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Re: GP sampling
For many of you reading my response on this one, don't for a minute
doubt that I want to keep the planet clean. I am currently working on
getting the Solite haz waste incinerator shut down in North Carolina -
having just written the state over a gross error in the air dispersion
But I do have a problem with not only the methods, but also the
analysis of the Greenpeace study in this case. Take my comments with a
truck load of salt over the should if you must. :<)
> From: Charlie Cray <email@example.com>
> I have to
> respond, though, immediately to the assumption that anyone
> put themselves or plant personnel in jeopardy. We're just
> not that stupid or naive about the nature of petrochemical
A surreptitious entry, at night?, with the emphasis on not getting
caught? If they had a guide, it was plant personnel that was
disgruntled? And who among those entering the plant went through the
plant safety briefing? Did they know where the nearest Scott pack was?
Where they equipped with respirators, safety glasses? What was your
plan for extracting personnel if they had trouble? How many went
through the OSHA training for handling haz waste? I am SURE that
you'll have an answer to all those questions now, after the fact.
> Perhaps you should talk to senior management at many petro-
> chemical companies about personnel cutbacks (esp. of trained,
> union personnel) and automation, which have caused, I gather
> from talking to plant operators and union reps, far more
> deaths due to accidents than direct dioxin sampling of waste
> byproducts ever has and likely ever will.
The aspect of problems of plant safety does not reinforce your
position, it reinforces mine alone. At best a lame argument within the
context of whether those personnel "visiting" the plant knew what they
were doing and were adequately briefed on the facility.
I have *never* seen any recognizable difference in training or attitude
between the union and non-union personnel (except in the case of
non-union bigotry by union personnel). The union has been and is still
necessary in many cases to ensure worker safety and fairness, but the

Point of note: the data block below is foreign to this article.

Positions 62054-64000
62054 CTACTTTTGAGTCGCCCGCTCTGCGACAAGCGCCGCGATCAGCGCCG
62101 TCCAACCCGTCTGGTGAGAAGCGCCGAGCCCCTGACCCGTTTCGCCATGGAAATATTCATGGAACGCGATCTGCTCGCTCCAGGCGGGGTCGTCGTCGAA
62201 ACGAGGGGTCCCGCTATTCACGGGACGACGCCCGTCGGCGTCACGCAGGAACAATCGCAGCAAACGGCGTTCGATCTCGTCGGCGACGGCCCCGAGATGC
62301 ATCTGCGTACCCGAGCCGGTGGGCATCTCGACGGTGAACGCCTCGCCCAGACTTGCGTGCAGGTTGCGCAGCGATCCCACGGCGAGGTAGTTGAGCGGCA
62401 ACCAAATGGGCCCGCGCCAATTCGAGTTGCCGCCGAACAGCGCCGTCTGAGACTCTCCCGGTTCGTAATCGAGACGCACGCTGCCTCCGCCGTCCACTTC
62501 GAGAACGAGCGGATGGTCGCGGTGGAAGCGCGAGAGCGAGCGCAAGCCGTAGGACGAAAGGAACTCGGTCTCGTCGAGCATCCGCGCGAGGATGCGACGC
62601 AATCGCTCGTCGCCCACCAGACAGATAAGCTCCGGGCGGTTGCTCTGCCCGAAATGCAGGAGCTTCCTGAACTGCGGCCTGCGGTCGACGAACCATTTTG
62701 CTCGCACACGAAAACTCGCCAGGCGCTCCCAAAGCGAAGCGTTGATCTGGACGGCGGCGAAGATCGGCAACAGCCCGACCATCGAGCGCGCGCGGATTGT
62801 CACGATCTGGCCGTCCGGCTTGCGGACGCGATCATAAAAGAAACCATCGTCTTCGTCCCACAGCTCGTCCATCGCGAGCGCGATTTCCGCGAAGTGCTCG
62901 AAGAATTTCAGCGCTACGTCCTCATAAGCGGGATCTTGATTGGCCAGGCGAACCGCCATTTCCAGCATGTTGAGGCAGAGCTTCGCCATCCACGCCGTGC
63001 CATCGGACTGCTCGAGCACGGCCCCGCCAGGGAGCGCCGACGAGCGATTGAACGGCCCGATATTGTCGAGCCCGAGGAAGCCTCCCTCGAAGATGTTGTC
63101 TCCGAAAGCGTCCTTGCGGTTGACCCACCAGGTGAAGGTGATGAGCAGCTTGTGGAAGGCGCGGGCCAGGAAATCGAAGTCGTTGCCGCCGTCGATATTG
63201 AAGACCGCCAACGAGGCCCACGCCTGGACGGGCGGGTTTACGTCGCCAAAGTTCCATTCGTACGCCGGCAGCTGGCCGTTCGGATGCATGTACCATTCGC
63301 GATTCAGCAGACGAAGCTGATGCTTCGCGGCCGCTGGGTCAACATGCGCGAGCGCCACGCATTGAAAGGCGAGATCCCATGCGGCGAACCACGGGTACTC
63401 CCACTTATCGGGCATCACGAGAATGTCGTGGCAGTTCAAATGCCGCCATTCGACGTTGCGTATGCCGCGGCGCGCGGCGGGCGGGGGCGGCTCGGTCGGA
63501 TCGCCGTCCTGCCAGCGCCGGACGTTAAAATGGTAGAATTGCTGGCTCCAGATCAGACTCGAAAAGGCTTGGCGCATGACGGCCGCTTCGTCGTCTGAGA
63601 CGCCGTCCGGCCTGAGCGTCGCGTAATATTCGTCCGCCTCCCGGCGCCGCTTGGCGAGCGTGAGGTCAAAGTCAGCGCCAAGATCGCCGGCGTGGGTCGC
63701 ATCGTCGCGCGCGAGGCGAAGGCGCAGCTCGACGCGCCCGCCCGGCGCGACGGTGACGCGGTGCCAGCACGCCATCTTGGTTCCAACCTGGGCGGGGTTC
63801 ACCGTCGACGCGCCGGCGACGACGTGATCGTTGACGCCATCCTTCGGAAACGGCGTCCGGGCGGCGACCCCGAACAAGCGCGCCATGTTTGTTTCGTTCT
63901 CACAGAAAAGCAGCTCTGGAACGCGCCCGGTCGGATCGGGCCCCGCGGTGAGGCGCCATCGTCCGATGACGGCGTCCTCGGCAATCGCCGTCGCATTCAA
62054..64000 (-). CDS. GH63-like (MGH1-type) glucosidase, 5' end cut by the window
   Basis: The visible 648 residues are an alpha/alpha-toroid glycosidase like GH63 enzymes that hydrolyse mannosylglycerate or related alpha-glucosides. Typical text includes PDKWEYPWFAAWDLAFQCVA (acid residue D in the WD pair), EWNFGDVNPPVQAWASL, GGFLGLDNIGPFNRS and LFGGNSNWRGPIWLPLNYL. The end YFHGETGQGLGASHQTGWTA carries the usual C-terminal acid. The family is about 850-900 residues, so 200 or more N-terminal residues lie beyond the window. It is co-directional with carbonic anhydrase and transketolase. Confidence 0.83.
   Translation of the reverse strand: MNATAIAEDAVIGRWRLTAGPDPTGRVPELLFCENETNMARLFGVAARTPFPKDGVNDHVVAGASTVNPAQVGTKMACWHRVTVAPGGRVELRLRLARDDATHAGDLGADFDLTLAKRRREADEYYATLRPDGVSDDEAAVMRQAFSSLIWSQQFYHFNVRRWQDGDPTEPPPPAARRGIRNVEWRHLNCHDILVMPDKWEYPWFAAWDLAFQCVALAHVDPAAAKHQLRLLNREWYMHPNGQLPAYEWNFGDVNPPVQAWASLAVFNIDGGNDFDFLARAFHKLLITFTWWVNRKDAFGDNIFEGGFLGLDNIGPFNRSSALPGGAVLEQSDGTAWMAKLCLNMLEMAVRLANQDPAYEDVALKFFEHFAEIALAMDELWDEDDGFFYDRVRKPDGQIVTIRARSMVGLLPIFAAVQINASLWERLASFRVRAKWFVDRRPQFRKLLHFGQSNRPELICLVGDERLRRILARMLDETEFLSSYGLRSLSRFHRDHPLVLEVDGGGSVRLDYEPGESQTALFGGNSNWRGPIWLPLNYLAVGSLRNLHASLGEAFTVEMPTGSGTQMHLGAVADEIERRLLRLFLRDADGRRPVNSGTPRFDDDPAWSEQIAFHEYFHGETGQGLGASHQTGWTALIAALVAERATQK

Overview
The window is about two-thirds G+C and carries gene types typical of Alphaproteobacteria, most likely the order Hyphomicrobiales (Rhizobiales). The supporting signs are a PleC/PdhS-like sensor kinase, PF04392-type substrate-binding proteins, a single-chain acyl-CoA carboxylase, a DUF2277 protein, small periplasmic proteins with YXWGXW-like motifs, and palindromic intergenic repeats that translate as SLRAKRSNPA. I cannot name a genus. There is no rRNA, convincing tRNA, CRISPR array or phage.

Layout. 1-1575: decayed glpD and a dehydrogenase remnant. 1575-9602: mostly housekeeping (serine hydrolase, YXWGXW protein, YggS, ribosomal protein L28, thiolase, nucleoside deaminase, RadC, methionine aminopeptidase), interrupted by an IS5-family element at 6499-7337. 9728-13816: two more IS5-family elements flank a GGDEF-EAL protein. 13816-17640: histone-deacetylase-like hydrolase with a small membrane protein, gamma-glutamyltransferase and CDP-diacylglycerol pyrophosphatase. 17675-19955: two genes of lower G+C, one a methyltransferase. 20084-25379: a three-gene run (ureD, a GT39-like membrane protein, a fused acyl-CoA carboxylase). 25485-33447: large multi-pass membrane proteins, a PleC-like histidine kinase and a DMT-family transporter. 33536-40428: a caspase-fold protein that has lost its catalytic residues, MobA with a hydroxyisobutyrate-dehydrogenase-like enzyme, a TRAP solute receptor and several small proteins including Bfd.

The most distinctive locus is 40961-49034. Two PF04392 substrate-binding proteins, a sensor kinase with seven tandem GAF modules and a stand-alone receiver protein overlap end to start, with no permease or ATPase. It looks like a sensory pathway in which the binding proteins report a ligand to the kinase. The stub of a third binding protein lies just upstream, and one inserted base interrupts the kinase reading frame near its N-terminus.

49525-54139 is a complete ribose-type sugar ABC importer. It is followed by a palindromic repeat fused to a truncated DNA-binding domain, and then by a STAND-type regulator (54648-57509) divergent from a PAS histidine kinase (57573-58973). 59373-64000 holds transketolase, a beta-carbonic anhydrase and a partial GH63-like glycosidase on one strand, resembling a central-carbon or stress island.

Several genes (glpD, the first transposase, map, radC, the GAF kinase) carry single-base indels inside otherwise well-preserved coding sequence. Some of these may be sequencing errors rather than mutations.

actual *system of working* is no better than any other. I have been in
plants were union personnel worked fine, cooperatively, and with
efficiency in mind. I've been to some which were it was just as much
pain to rip out a toenail as it was to wait for them to get their act
together, and it was the union system itself acting as the obstruction.
> In fact, I'd think that it's a healthy thing for the planet as
> well as workers in the petrochemical industry to expose those
> products/processes which put them (and the plants' neighbors) in
> danger of high levels of dioxin exposure. Do you agree?
I agree completely. But that is not the same thing as trespassing on
the plant of a technological facility loaded with chemicals and
high-pressure lines, batch reactors, steam lines, and hazardous waste.
One argument does not make the other "all right." And I'll make this
statement right now - I can PROVE beyond any doubt if the residents are
being exposed to high-levels of dioxin coming from a facility. And
without entering the facility grounds. I have done some awesome
ambient air work in my time, and modern analytical facilities make
finding picograms a breeze.
So are they in danger of *high levels* of dioxin exposure? I have no
doubt these facilities will produce some dioxin, but how much and how
much are people exposed to? I still have not seen any of the original
data that went into that report of Greenpeace's. We could make it
simple and you could just authorize me to retrieve the lab data from
each of the lab's you mentioned. Any competent lab keeps all of their
data on file and most lab director's are happy to oblige. ????